Malala (16), became widely known when, aged 11, she wrote a blog under a pseudonym for the BBC highlighting her passion for school and the oppression of the Taliban in Pakistan. Following a targeted attempt on her life by the Taliban, Malala was severely wounded and fled to England, where she now lives and goes to school.
Established by the Dutch KidsRights Foundation, the award is accompanied by a prize fund which has been sponsored by AkzoNobel since 2012. This year, the fund will be used to support projects that aim to improve access to education for girls in Pakistan.
“Everyone should have the right to reach their full potential and she is an inspiration to young people everywhere. We are very pleased to be associated with such a special award and I’m sure the AkzoNobel Children’s Peace Fund will be of invaluable help to many deserving projects.”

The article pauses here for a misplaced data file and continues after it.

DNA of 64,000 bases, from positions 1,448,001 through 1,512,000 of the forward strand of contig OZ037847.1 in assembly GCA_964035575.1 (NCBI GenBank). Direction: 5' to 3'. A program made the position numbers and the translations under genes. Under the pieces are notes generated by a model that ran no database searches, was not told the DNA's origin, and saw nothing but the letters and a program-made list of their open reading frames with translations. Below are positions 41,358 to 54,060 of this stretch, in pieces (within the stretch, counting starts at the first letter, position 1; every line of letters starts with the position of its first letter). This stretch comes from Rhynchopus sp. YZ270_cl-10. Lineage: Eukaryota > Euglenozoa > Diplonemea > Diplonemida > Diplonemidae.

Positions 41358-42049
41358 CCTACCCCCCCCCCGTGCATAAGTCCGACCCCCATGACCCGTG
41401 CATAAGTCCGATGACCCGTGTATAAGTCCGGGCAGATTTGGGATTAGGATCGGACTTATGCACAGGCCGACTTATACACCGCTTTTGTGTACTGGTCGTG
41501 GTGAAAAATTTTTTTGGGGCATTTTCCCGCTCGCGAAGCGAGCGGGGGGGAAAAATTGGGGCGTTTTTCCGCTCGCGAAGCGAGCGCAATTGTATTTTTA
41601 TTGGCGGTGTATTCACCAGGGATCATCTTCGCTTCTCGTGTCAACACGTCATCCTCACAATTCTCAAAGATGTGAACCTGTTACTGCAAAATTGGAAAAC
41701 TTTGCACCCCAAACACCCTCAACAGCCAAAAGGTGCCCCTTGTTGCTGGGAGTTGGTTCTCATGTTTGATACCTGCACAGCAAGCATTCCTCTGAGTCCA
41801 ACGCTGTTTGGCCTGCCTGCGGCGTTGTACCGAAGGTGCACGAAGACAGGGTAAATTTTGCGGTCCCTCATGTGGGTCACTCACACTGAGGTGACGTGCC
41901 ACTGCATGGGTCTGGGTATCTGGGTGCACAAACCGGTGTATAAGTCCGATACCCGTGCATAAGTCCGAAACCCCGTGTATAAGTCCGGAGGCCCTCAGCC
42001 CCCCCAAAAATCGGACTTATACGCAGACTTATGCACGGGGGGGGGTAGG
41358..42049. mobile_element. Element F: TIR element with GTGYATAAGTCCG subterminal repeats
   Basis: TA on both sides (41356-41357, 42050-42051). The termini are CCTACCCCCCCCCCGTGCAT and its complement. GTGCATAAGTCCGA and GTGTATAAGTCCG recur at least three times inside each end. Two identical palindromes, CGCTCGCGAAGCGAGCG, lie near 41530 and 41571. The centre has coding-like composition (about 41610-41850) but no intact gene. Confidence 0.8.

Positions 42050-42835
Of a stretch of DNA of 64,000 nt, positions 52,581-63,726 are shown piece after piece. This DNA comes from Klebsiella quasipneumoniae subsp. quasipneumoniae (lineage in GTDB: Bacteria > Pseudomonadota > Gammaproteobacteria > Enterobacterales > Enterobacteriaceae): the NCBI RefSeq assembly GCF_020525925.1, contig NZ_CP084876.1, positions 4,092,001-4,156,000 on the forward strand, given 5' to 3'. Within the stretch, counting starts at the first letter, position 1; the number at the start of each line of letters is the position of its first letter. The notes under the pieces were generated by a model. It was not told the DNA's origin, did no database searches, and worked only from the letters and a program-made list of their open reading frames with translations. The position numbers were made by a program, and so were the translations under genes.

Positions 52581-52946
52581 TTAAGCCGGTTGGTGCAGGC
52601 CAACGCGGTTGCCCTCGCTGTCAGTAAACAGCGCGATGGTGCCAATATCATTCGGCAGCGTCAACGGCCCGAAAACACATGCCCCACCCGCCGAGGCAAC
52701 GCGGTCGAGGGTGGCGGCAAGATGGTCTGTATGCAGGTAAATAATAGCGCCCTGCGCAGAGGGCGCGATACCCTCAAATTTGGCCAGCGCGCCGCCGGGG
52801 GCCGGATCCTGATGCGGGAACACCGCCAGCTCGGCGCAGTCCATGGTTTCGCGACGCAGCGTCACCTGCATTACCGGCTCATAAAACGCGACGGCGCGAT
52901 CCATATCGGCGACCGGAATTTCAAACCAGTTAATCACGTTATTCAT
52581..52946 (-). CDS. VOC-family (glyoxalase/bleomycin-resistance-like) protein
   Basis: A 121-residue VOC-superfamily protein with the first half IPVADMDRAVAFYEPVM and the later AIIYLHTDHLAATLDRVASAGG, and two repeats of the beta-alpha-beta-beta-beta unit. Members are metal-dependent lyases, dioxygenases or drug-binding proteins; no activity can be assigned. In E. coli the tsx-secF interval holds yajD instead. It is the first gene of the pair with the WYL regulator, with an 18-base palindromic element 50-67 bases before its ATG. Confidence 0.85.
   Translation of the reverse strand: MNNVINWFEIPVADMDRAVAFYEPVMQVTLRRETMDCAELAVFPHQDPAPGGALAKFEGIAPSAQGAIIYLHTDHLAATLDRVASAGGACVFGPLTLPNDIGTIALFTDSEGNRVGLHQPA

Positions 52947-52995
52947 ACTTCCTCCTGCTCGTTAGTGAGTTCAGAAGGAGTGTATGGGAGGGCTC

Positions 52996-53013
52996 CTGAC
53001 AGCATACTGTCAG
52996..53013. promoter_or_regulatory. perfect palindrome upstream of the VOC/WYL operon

Marc Dullaert, Chairman and Founder of the KidsRights Foundation, added: "The winners of the International Children’s Peace Prize have proven that any child is able to change and to move the world. Each one of them has successfully fought to solve problems such as child slavery, poverty and the lack of access to education and healthcare.”